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A World To Win

SOUNDINGS 45

Soundings 45 is now out

Although the cuts are coming, there has been an eerie political calm and sense of inevitability about all that is in store for us (carefully nurtured by the Coalition and their allies in the media). But the storm will break – people are going to start seriously suffering and we need to ensure that there is a political battle against the assault planned by the government. Can Labour lead this battle?

CONTENTS

The political struggle ahead
Doreen Massey

Labour in a time of coalition
Sally Davison, Stuart Hall, Michael Rustin, Jonathan Rutherford

What comes after New Labour?
Gerry Hassan

The SNP and the ‘new politics’
Richard Thompson

Rebuilding social democracy
George Irvin

Greek myths
Duncan Weldon

Money manager capitalism and the global financial crisis
L. Randall Wray

Carbon trading: how it works and why it fails
Oscar Reyes and Tamra Gilbertson

Why I am a socialist
Ruth Levitas

Smile till it hurts
Laurie Penny

Lives on the line
Vron Ware

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Scotland

NEOLIBERAL SCOTLAND

CAMBRIDGE SCHOLARS PUBLISHING
Academic Publishers
NEOLIBERAL SCOTLAND: Class and Society in a Stateless Nation
ISBN 97814
Edited by Neil Davidson, Patricia McCafferty and David Miller

http://www.c-s-p.org

Email orders to orders@c-s-p.org or by fax to 44 191 2652056

ISBN 9781443816755 470pp £24.99/US$34.99

Neoliberal Scotland argues that far from passing Scotland by, as is so often claimed, neoliberalism has in fact become institutionalised there. As the mainstream political parties converge on market-friendly policies and business interests are equated with the public good, the Scottish population has become more and more distanced from the democratic process, to the extent that an increasing number now fail to vote in elections. This book details for the first time these negative effects of neoliberal policies on Scottish society and takes to task those academics and others who either defend the neoliberal order or refuse to recognise that it exists. Neoliberal Scotland represents both an intervention in contemporary debates about the condition of Scotland and a case study, of more general interest, of how neoliberalism has affected one of the “stateless nations” of the advanced West.

Chapter One takes an overview of the origin and rise of neoliberalism in the developed world, arguing that it repudiates rather than continues the thought of Adam Smith and the Scottish Enlightenment.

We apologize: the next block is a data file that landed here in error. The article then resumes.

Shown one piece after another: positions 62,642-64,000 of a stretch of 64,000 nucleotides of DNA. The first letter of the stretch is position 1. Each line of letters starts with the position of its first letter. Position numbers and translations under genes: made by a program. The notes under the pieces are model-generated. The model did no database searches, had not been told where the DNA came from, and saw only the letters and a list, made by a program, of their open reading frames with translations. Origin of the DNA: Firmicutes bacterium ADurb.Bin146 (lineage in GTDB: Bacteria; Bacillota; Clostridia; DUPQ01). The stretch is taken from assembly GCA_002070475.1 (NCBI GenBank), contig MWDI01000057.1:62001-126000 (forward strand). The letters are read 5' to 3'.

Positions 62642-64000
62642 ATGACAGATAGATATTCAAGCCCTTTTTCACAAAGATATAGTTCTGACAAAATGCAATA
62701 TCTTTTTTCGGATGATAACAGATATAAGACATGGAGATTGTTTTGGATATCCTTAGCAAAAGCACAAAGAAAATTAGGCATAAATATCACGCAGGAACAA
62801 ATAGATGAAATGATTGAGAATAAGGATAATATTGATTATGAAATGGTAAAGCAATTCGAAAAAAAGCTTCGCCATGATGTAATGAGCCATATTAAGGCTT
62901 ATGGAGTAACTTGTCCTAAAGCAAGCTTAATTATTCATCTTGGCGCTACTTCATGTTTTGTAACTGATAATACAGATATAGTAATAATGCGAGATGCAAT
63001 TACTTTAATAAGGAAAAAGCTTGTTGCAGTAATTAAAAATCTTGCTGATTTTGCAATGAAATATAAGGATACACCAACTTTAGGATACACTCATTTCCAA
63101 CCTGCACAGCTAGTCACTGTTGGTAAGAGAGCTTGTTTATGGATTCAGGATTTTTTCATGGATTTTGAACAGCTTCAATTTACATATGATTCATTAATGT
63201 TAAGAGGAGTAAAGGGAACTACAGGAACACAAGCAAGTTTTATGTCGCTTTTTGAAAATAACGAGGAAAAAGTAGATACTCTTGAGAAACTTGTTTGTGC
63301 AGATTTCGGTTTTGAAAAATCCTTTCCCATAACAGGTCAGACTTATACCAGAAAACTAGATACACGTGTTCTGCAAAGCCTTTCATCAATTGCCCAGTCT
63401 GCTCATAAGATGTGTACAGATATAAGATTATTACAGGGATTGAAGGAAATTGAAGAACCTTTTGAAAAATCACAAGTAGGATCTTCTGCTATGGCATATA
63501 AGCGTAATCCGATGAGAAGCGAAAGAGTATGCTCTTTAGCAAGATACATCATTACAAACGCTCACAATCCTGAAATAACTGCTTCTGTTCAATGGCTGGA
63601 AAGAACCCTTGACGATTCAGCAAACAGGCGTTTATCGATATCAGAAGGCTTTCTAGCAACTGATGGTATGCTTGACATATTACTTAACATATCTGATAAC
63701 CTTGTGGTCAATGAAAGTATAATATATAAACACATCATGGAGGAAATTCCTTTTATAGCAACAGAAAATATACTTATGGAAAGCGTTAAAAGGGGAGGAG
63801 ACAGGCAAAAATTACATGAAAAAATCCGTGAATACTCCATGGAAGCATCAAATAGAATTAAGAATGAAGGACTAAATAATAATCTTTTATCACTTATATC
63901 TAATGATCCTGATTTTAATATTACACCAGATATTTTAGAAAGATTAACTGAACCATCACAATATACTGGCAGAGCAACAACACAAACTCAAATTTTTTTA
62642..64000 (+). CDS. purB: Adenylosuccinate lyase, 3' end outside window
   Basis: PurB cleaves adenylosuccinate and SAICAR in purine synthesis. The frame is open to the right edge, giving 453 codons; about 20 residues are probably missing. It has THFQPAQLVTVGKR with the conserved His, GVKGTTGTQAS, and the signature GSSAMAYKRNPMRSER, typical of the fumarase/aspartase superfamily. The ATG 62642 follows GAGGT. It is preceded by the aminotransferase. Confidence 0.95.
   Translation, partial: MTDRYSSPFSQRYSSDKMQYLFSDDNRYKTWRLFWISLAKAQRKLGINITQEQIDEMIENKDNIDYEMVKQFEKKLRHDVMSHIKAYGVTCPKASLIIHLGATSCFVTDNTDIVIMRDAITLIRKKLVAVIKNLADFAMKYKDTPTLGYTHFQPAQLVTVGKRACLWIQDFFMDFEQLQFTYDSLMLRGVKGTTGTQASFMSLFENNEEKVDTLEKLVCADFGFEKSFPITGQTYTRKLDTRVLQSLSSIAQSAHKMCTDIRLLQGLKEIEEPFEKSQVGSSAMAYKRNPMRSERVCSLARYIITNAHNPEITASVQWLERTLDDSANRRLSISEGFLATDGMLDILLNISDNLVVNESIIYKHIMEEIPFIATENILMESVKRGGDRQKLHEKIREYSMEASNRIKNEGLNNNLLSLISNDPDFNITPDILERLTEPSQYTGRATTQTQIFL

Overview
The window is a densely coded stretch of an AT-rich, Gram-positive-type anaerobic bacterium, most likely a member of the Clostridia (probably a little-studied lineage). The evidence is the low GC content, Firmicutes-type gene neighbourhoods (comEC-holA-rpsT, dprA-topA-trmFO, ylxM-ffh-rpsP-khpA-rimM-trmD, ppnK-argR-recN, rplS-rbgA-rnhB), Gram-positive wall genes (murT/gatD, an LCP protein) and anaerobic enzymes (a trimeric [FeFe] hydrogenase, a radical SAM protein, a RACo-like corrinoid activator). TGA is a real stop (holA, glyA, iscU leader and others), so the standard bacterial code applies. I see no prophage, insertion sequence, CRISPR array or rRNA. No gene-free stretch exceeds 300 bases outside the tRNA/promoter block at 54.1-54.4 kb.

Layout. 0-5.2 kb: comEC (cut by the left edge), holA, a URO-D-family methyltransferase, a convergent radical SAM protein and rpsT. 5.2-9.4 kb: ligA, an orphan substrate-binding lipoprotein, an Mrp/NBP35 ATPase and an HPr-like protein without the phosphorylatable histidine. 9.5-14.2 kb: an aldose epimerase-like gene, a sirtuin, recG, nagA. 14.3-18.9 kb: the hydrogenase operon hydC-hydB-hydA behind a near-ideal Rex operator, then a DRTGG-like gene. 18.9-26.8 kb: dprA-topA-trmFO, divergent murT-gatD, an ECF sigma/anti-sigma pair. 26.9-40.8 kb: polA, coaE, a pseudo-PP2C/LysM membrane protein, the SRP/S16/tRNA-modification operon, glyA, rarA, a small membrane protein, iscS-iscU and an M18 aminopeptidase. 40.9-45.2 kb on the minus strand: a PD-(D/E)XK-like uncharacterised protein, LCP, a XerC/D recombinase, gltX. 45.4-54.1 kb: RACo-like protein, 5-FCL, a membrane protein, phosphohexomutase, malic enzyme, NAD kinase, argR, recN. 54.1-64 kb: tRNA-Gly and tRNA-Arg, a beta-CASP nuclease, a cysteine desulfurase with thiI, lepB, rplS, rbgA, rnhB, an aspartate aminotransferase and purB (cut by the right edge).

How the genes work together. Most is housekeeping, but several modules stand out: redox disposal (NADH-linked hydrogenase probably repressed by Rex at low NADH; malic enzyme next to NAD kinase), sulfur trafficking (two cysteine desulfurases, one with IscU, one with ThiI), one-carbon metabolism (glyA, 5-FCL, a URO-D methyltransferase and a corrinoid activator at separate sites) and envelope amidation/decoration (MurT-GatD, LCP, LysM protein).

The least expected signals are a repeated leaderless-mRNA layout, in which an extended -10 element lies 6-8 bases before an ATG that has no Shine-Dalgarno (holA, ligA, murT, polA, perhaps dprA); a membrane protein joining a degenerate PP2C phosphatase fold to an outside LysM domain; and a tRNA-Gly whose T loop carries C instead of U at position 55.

Part One addresses the fundamental issue of social class in Scotland over three chapters. Chapter Two attempts to locate the ruling class both internally and externally. Chapter Three explores the changing nature of working class membership and its collective experience. Chapter Four follows the working class into the workplace where heightened tensions in the state sector have provoked an increasingly militant response from trade unionists.

Part Two engages with the broader impact of neoliberalism on Scottish society through a diverse series of studies. Chapter Five assesses claims by successive Scottish governments that they have been pursuing environmental justice. Chapter Six examines how Glasgow has been reconfigured as a classic example of the “neoliberal city”. Chapter Seven looks at another aspect of Glasgow, in this case as the main destination of Eastern European migrants who have arrived in Scotland through the international impact of neoliberal globalisation. Chapter Eight investigates the economic intrusion of private capital into the custodial network and the ideological emphasis on punishment as the main objective in sentencing. Chapter Nine is concerned with the Scottish manifestations of “the happiness industry”, showing how market-fundamentalist notions of individual responsibility now structure even the most seemingly innocuous attempts to resolve supposed attitudinal problems. Finally, Chapter Ten demonstrates that the limited extent to which devolved Scottish governments, particularly the present SNP administration, have been able to go beyond the boundaries of neoliberal orthodoxy has been a function of the peculiarities of party competition in Holyrood, rather than representing a fundamental disavowal of the existing order.

Neil Davidson is a Senior Research Fellow with the Department of Geography and Sociology at the University of Strathclyde in Glasgow, Scotland.
Patricia McCafferty is a Lecturer in the Department of Geography and Sociology at the University of Strathclyde in Glasgow, Scotland, and Associate Lecturer with the Open University.
David Miller is a Professor of Sociology with the Department of Geography and Sociology at the University of Strathclyde in Glasgow, Scotland.

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